The French Teaching Kitchen

Scientists have brought language and computer science to the kitchen to teach you a language whilst you're cooking your dinner...
24 October 2011

Interview with 

Paul Seedhouse, Dan Jackson, Jurgen Wager; Newcastle University


Jane -   If conjugating verbs isn't your idea of an interesting way to learn a language, the latest research at Newcastle University could be just the thing for you.  Language experts and computer scientists have developed an innovative kitchen that gives lessons in cooking and French at the same time.  It tracks your actions with motion sensor technology and it speaks to you as you prepare your dish.  Professor Paul Seedhouse is involved in the linguistic side of the project.

Paul -   This research has been based on previous research done by my colleague Patrick Olivier in Computing Science in Newcastle.  He developed a digital kitchen for people with dementia.  So for example, if they left the oven on for too long, it would tell them to turn it off and when I saw that, I thought that the technology could be adapted for use with language learning and teaching.

Paul -   When you enter the kitchen, it looks pretty much like an ordinary kitchenkitchen.  Some of the differences you'll notice if you look at the kitchen equipment, the handles are larger than normal and that's because they have sensors embedded.  And this technology you may be familiar with already, it's similar to Nintendo Wii technology, so there are sensors and they detect movement in all directions.  The kitchen will then speak to you in French.


Paul -   When you're actually doing the cooking, you have a number of alternatives open to you.  You can request a repetition or you can ask for a translation or you can pause a program, you can go backwards and forwards.  But a really important point about this learning environment is that we put people in pairs.  Typically, one person is better at French, one person is better at cooking, and that means that they transfer the skills and they help each other to learn.


Paul -   The recipe we've got is called a pear clafoutis and it tells you first of all to peel the pears.  So first of all, it tells you to take four pairs and the system then detects that you've taken the package of pears and you've moved it onto the work surface.  It then tells you to take the peeler and so, the sensor in the peeler will then detect that you've taken it over.  It's being moved and then the system will then detect whether you've made the correct peeling motion with your peeler on the pears.  When you've done that, it'll tell you to cut the pears into four so then it will look and see, have you taken the knife, has the knife moved over to the surface, and then have you made the correct chopping motion with the knife.  If you don't make a chopping motion with the knife - let's say you move it from side to side, it won't detect that as correct and so, the system will loop back and give you the instructions again.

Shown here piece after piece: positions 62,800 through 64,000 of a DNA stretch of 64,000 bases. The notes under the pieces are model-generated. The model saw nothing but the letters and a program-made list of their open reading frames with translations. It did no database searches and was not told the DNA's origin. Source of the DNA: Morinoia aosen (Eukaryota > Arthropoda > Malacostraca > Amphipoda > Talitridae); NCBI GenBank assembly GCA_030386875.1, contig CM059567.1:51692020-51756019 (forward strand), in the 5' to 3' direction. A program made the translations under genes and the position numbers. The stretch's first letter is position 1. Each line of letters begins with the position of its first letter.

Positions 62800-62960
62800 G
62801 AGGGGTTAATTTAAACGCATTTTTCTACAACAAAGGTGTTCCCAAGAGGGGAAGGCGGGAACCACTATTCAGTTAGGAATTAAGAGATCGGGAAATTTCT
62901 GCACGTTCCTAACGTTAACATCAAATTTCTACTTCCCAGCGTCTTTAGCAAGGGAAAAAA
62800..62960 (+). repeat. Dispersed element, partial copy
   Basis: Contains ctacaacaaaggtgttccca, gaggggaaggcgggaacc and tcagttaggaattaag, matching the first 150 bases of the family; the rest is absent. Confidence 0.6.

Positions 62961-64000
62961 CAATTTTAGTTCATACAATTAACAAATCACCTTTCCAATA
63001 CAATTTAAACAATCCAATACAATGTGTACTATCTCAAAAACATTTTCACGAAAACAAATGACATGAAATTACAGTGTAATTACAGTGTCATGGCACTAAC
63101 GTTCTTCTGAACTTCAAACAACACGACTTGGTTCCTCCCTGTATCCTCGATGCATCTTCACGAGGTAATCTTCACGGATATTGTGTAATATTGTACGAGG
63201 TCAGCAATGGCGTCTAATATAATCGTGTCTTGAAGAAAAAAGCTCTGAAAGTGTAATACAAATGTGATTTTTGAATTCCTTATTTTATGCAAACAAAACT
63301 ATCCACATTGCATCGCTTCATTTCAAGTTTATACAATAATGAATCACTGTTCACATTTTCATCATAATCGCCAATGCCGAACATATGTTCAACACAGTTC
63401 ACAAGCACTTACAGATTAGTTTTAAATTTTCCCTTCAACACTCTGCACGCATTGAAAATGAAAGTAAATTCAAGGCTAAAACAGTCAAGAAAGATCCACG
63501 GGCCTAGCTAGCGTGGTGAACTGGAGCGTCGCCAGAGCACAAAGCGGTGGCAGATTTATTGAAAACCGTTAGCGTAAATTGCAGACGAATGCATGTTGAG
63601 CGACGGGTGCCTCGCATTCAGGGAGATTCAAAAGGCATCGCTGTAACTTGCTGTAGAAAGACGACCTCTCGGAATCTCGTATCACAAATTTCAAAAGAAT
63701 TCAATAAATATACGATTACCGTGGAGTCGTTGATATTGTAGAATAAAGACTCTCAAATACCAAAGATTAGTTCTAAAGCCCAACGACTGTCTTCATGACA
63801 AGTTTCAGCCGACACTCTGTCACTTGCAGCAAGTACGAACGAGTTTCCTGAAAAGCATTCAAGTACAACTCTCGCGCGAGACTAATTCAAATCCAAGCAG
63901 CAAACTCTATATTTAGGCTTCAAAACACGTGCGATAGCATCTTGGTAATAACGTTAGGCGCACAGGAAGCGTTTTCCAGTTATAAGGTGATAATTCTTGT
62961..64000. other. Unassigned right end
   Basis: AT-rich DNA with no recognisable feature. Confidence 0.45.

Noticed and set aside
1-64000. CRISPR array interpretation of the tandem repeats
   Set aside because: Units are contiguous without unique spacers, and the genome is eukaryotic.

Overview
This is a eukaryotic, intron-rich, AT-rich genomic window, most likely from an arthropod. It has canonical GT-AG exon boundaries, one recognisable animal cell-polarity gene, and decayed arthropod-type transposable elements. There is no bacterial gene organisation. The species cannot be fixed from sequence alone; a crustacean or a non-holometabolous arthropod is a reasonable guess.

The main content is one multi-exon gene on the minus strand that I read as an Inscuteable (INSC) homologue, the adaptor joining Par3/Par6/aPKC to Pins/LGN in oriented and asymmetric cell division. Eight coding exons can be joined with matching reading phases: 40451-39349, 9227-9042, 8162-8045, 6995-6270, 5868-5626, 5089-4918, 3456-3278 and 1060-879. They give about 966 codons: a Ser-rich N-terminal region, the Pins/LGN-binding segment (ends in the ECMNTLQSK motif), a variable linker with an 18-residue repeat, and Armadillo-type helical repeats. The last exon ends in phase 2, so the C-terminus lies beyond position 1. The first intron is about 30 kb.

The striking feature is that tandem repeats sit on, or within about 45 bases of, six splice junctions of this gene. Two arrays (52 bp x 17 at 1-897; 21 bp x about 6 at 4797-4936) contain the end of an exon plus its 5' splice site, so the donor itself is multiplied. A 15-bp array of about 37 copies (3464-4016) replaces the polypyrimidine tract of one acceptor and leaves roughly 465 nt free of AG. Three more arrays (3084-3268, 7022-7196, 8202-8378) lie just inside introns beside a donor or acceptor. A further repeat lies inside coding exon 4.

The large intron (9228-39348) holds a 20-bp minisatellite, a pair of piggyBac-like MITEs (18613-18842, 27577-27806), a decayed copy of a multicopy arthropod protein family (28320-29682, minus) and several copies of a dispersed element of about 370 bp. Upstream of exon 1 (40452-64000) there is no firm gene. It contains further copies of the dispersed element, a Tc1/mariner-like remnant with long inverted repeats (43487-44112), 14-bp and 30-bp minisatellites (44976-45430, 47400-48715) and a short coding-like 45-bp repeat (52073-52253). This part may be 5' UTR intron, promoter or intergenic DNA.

Jane -   Dan Jackson and Jurgen Wagner are involved in the technical aspects of the project.  They explained more about the small sensing devices that are embedded in the kitchen utensils

Dan -   Fundamentally, we're interested in understanding how the objects are used and how they're being manipulated.  We've developed this hardware that actually detects the motion, uses something called an accelerometer which is a device that measures the acceleration.

cookingJurgen -   The accelerometer inside tracks the smallest movements you do with your hands, the smallest movement you do with the utensils.  These are called motion primitives and this information is sent over to a computer which acts as a base station and this base station translates these simple activities, these motion primitives into something more meaningful. Whether it was it a chopping activity, a stirring activity, or whatever activity we can measure.

Dan -   So for instance, if you pick up a utensil, the device will wake up from a sleep state and it will start broadcasting its motion to the computer.  And then on the computer, we can analyse that information and work out what that object is being used for.  Chopping with a knife would give us a different signal to someone scraping or slicing with the same knife.


Jane -   As well as making learning fun, Paul Seedhouse says the kitchen builds on the proven technique of task based language learning.  There are now further plans to take the concept out to wider a audience.

Paul -   Well, from the point of view of language learning and teaching, it's unique because it's taking the ideas, the excellent ideas of task based learning and teaching out of the classroom and if you like, into the kitchen. You're combining it with a real world task.  It's also unique and that you're learning two skills at the same time:  in other words, French and cooking skills.  So we already have the full scale digital kitchen in Newcastle University but we have now developed a series of portable kitchens which we take out on road shows.  It's basically a tablet PC, 6 implements and a pair of speakers, so it's very portable.  We're going to be placing portable kitchens in four different countries in Europe and trying them out there.

Jane -   The research is supported by the digital economy program run by the Engineering and Physical Sciences Research Council.  In the future, this way of learning could be used to teach people any number of skills ranging from nursing to driving.  This new type of kitchen could be available for schools, universities, and even the domestic market by the end of 2012. 


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